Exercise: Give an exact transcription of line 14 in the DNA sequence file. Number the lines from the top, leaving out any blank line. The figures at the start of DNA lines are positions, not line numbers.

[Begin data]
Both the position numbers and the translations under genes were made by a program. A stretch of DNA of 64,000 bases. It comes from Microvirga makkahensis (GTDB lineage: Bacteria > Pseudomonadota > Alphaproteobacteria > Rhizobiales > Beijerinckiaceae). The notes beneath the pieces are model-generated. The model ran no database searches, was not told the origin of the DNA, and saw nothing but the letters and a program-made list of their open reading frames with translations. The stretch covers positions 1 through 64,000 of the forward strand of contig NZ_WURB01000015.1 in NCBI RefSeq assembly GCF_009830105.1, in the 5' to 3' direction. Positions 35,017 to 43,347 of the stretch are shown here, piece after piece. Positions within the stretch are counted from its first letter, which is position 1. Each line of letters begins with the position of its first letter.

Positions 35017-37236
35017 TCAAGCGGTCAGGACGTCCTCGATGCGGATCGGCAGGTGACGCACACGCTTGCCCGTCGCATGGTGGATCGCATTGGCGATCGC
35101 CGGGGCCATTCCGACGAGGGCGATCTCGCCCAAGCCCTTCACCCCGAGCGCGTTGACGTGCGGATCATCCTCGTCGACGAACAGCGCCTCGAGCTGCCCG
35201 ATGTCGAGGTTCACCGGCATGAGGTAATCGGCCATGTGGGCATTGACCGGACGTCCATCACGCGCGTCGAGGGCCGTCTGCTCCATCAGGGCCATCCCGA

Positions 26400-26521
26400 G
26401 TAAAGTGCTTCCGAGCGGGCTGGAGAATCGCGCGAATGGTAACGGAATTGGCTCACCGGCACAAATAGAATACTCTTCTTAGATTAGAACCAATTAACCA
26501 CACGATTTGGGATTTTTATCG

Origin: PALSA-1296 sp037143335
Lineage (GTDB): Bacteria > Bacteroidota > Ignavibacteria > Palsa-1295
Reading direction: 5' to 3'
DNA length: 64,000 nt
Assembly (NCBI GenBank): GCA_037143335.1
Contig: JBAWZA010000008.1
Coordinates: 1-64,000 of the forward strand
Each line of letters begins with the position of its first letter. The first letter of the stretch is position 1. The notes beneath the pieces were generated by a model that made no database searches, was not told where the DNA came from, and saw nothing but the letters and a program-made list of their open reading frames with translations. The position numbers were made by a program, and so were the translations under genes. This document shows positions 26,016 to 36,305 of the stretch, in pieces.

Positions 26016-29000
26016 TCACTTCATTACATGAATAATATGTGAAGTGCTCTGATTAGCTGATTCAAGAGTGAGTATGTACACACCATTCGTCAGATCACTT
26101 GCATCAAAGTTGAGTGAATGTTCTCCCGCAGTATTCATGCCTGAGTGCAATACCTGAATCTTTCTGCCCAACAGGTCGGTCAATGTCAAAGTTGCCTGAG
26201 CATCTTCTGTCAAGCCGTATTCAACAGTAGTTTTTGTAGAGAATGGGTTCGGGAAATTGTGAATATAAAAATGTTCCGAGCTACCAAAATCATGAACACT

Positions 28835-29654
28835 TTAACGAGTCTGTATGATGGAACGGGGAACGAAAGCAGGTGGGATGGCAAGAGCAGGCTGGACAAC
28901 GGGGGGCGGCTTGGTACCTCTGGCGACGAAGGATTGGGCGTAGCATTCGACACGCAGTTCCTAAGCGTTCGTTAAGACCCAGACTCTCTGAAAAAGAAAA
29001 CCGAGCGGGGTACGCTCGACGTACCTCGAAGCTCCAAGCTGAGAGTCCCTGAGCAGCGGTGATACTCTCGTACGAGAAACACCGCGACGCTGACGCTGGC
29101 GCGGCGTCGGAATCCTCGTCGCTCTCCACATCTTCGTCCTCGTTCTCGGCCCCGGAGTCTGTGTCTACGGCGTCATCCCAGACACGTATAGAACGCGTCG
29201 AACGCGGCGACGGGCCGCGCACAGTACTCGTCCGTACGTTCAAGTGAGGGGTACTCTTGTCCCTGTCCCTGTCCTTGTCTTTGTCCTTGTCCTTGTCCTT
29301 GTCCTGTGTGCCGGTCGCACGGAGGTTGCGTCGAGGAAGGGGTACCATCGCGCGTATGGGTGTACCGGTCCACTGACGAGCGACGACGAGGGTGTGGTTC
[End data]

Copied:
Assembly (NCBI GenBank): GCA_037143335.1